Thursday, March 10, 2011
Amy Butler's Cosmo Bag Pattern Review
As promised, here is my review of the Amy Butler Cosmo Bag, which appears on the cover of Amy Butler's new book, Style Stitches.
I want to start off by saying that I love, love, love the Cosmo Bag. I loved everything about the finished product and I will definitely be making another of these bags in the near future. If you remember from a couple of posts ago, my friend Allison went home with this particular bag at the Craft Swap.
However, I do have one criticism of the pattern that I think is pretty significant.
Style Stitches lists this project as being suitable for a beginner, and although I am super-reluctant to disagree or disregard anything upon which the fabulous Mrs. Butler puts her stamp, I have to respectfully advise against a beginner taking this project on.
Normally I am the biggest cheerleader for the "ambitious beginner." Someone who takes on a challenging first project, something a little bit more than they can chew. I think that's a great way to grow and learn and it definitely fits my teaching philosophy...
But, there is a big difference between a "challenging" first project and a "frustrating" first project. After having made the bag, I personally think that this would be a very frustrating project for a beginner.
It's not because any of the steps are challenging in and of themselves, but because I think there are several steps in the making of this bag where the sewist would benefit from prior experience: something a "beginner" by definition does not have.
There are places where you need to match short, fat curves, places where you need to faithfully follow directions without deviation, places where you need to follow written directions that are not accompanied by illustrations, and places where you need to be able to think ahead and anticipate a little bit.
As I said, I had no problems whatsoever, but, with 12 years experience under my belt, this aint my first rodeo! I think a beginner might attempt this and then be frustrated with their results and if it were their first project ever, I think they may even come away frustrated with sewing in general.
Now, stick with me, because that is truly the only criticism I have of this bag. If this pattern had been labeled as an "intermediate level," I would have nothing but good things to say.
Here are some other pearls of wisdom where the Cosmo Bag is concerned:
There was a lot of cutting with this bag, but that is true of any Amy Butler pattern. You aren't just cutting the bag pieces, you are cutting the lining and the interfacing and the pockets as well. Oh, the pockets! Pockets galore on this bag. It would make a great diaper bag for any young, hip moms out there.
If you are a regular reader of this blog you will know that I truly hate cutting. So that was a personal obstacle of sorts, but it always is for me, and I always overcome! You kind of have to do the cutting before doing the sewing. Maybe one of these days I will be rich and famous and can hire minions to do all my cutting for me...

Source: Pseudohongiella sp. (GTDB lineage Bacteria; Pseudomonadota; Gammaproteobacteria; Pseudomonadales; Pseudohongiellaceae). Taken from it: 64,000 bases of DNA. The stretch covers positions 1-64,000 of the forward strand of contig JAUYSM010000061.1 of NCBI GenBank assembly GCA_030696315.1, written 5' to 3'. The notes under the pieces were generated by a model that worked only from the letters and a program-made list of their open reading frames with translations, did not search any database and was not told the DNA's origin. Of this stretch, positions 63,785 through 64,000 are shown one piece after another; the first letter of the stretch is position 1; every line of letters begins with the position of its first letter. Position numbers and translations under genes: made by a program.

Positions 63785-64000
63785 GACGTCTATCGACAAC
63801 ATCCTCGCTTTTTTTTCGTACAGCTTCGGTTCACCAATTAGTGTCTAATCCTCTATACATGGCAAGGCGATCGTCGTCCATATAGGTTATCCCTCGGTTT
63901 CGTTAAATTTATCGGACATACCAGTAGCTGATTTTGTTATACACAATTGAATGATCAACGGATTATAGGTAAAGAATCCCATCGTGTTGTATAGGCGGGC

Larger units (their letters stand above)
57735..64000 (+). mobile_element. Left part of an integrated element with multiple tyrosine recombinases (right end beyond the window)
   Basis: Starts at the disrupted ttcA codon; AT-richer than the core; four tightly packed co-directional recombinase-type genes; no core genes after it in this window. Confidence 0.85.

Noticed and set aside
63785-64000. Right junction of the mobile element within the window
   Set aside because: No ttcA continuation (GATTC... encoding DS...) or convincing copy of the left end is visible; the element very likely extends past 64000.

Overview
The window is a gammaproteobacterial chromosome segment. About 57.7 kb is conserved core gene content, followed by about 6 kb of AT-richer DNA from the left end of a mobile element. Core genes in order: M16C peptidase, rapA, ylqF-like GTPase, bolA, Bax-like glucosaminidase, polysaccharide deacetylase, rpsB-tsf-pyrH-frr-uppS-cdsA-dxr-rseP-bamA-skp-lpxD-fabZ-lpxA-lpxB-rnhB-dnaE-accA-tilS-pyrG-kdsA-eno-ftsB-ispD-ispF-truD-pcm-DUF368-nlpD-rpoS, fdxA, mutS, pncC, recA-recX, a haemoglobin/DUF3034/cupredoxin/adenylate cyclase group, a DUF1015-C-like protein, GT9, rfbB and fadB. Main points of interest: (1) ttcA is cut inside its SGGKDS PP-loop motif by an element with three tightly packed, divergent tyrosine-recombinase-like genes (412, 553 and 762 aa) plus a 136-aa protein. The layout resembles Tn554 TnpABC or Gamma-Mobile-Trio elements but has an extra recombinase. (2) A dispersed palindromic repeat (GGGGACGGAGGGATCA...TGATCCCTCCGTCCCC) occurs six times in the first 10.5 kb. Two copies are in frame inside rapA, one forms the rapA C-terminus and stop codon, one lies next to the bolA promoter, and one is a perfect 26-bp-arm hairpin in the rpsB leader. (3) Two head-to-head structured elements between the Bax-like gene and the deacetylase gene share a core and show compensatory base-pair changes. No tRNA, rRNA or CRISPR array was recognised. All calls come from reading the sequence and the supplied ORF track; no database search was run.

If you are planning on making the Cosmo bag, set aside several hours for cutting. That's right, I said Several. Hours. And labeling the pattern pieces is a very good idea, as well, since several of the pieces look similar in size and it can be hard to keep them straight once you get going.
The biggest, most positive break-through I had concerning this bag was that for once, I used the exact interfacing Amy calls for in most of her bag projects, which is a woven fusible interfacing, or in other words, a thin muslin with a layer of fusible adhesive attached to the wrong side.
I will admit (confession!) that I usually disregard the call for woven fusible interfacing and just use the regular, non-woven fusible interfacing. Even though we carry both types at the shop, the non-woven fusible interfacing is a bit less expensive, and I never really thought it made that much of a difference, so this is usually what I steer my customers towards.
Well, for once, I thought I'd just give the woven-fusible a try and I am a total convert! True, the woven fusible is a bit more expensive, but what a dream to work with! It fuses tight and it fuses the first time. It really helps the bag pieces keep their shape and your finished bag will look exactly like the one in the picture.
Like I said, total convert... Hallelujah!
I have seen the light and must now repent for my wicked ways! Never again will I steer a customer to the less-expensive non-woven but instead go straight for the jugular and strongly suggest (demand) that they give the woven-fusible a try.
I am so in love with the woven-fusible that I listed it in the notions section of the shop. Practically every Amy Butler pattern calls for this stuff, so now you have a go-to resource should you want to give it a whirl yourself.
I think that's it for my experience with the Cosmo Bag, except to tell you that I made mine with these three fabrics, all of which are Amy Butler designs.
Can't wait to see which three I choose to make my next Cosmo bag, BUT I will have to gear myself up to do all that cutting again (any volunteers?)
Posted by Rhea Butler at 7:29 AM